Plenty of time to wonder about all this. Collectively, Crystal Lake’s latest harvest has all the screen chemistry of a high school Christmas recital performed by heroin addicts just coming down, so there’s no reason to listen to their nonsense. Thanks to them, the film drags like a bastard. Fifty minutes into Part 1 all but three of the main cast were dead and our Final Girl dance was about to begin. At least Mrs. Voorhees had a sense of pacing to her murders. Sonny Boy just stalks around the woods before he gets his real killing done, providing those of us who’ve given up caring with only four dead humans and one dog to sate our bloodlust through this slow time. Then we still have an hour of one-note characters bleating at each other to get through before the real movie can begin.
Memo to Ron Kurz: sexual innuendo and skinny-dipping do not substitute for character development. Nor do scatological jokes, no matter how clever you think they are. If I lean on a piano key over and over for an hour my audience will grow bored. Everything here feels assembled from the cheapest off-the-shelf parts you could find. I know you were in a hurry, but did you and Steve Miner have to rip-off The Town that Dreaded Sundown and Twitch of the Death Nerve? Again? Twice in two movies ain’t just coincidence: that’s Group Think, Destroyer of Worlds and good ideas.
This is as good a place as any to mention something I’ve been wanting to bring up for awhile: movie studios do not care about movies. Individuals within those studios might say they do, but as organizations the studio can no more care for the quality of a film than a Terminator could care about why human’s cry. To them, we’re just hands clutching money, flying at them like out-of-control freight trains driven by drunks. They’re nothing but cowards who jump on the first bandwagon they see, and ride it right off the rails every damn time. You think people want to watch stale, whitebread characters die horribly? You think this is horror? No, my friend. Paramount thinks we think this is horror. They thought kids like me would mistake it for horror back in 1981, and you know what? They were right. So they did what all capitalists do and continued to supply a demand they themselves manufactured.
That’s the beauty of what Theodore Adorno called “the culture industry”: grade school economic notions reverse themselves faster than a Federation starship’s deflector shields. Think about it. You grow up watching William Castle flicks, Universal and AIP horror movies, or Roger Corman’s Golden Age. Suddenly you wake up in the 70s. Here’s Night of the Living Dead, The Texas Chainsaw Massacre, Last House on the Left, The Hills Have Eyes, The Exorcist, Rosemary’s Baby, the Hammer Horror pictures (if you were lucky) and by the 1978 you helped make Halloween the legend it is today.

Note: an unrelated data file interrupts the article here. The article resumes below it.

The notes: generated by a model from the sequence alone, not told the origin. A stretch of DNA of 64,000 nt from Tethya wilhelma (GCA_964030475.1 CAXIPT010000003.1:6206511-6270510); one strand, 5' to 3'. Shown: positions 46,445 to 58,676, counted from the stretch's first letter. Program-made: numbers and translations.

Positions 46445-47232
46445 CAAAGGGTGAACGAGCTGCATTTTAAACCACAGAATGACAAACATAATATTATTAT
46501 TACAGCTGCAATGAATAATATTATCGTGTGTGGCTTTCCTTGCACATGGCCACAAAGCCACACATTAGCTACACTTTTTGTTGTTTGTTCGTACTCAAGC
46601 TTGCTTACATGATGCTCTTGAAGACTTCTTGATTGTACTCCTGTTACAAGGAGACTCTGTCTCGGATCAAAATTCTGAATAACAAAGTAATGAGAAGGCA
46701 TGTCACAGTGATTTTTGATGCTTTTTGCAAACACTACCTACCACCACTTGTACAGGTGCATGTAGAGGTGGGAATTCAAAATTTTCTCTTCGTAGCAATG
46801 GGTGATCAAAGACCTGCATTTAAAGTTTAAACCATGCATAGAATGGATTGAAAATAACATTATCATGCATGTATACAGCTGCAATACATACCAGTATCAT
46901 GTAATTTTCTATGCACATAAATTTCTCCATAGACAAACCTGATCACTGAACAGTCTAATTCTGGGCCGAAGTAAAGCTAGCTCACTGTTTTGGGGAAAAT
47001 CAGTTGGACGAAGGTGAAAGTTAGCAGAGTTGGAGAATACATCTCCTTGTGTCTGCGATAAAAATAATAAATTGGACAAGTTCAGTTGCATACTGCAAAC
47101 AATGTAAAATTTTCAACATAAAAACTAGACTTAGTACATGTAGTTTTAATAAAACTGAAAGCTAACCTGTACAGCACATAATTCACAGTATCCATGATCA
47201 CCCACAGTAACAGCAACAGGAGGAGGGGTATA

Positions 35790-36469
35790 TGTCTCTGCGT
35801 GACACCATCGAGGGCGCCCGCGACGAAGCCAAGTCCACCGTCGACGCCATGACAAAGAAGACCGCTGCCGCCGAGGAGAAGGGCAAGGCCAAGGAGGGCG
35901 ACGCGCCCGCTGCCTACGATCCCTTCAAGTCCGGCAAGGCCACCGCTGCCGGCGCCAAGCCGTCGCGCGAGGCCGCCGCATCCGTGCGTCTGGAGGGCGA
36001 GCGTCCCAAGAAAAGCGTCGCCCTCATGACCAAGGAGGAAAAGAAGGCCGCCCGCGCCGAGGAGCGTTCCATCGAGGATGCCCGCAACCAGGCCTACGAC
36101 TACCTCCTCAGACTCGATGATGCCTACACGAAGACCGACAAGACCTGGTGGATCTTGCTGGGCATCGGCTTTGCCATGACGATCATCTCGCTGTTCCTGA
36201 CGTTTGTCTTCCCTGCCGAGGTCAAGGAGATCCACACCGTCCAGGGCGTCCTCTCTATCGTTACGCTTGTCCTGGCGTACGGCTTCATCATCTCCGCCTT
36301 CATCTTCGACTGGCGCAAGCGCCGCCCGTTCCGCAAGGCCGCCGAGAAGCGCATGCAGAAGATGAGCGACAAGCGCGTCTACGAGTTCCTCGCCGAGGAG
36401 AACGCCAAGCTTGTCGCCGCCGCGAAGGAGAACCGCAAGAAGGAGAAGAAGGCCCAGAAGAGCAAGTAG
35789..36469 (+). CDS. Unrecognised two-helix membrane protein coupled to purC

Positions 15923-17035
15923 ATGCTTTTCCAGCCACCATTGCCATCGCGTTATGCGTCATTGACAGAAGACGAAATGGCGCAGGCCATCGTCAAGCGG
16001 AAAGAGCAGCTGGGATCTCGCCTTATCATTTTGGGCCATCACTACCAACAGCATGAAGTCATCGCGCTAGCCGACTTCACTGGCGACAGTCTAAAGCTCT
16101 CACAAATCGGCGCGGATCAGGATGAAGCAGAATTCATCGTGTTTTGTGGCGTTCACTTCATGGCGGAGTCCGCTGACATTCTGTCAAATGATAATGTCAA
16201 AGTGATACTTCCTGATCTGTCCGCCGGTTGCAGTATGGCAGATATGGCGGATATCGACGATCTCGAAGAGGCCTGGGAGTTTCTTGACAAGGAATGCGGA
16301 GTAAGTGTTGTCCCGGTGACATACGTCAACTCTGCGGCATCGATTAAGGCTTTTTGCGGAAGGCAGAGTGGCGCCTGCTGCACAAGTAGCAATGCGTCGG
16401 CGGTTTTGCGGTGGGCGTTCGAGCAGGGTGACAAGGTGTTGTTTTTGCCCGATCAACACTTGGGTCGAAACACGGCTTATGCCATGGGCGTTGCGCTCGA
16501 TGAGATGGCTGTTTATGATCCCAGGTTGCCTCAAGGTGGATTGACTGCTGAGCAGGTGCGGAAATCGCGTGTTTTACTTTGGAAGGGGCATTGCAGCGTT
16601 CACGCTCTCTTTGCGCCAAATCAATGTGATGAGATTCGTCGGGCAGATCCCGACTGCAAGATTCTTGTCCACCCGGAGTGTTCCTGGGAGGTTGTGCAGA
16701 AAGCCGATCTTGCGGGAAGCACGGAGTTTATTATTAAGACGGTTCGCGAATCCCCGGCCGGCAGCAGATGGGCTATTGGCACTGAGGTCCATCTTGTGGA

Suddenly serial killers are everywhere. Horror films unrelated to mass murder become few and far between. No more Amityville Horrors (that were any good). No more cannibal families, except Leatherface’s…and even they traded anything that might actually be scary for a whole lot of fake blood. Rather like this sub-genre as a whole.
It ran away from them is what it did: Sean Cunningham bottled lightning, Paramount bought it up, and this is them selling it back to us. Same Coke, new label. Same shit, different day. Cosmetic differences don’t amount to a hill of beans in this crazy world, Elsa. There’s no bullshit mystery surrounding the killer’s identity here, and Steve Miner does not play any real tricks on the audience…unless you count the film itself as one sick April Fool’s joke.
Thanks to this film, and his next one, Miner won a hot-shot director’s reputation for knowing how to bring the Scary. Except he doesn’t. You don’t need flair when you’re directing your entire picture in the “follow victim around room until their death” style. There are, maybe, two shots in the film that actually work on the nerves…and conveniently enough they both come near the end.
For this Friday ends with one of the most memorable Final Girl sequences in history, the only reason I bore fond memories of it, and the only real reason to ever see this flick. We learn more about Ginny in this fifteen minutes of fight-n’-chase than a fist full of expository monologues could’ve possibly taught us.
Here she proves empathetic, resourceful, and unafraid to knee her opponent in the groin. Steel also endears herself further by playing scared without the all the damned whimpering Adrienne King and Jamie Lee Curtis made so famous. My unground teeth would like to declare Ginny my official Favorite Final Girl, but that would be blasphemy. After all, Heather Langenkamp still exists, and I dare not offend the Goddess.
Ah…but the film can’t let me escape without crushing one last hope. Up until this point, Jason’s killed everyone he’s come into contact with, including Muffin the dog. (And I say unto this film, “Good.”) At the start of Ginny’s run through the Final Girl Olympics, Jason confronts Paul and subdues him off screen. Then, near the end, when it looks like all hope is lost…the film jumps the shark again by having Paul return from the dead, distracting Jason just long enough for…well, if you don’t know, I imagine you can guess. Then they bring the dog back to life…right before the tacked-on and pointless “chair-jumper” ending. Because let’s face it, baby: by 1981, you just had to have a sequel.
If it’s anything, Part 2 is a necessary evil on your way to Part 3 and the much better Friday‘s beyond. It could serve as the litmus test for potential converts. If you like this, expect much, much, much more of the same, some of it better. Most of it much, much worse.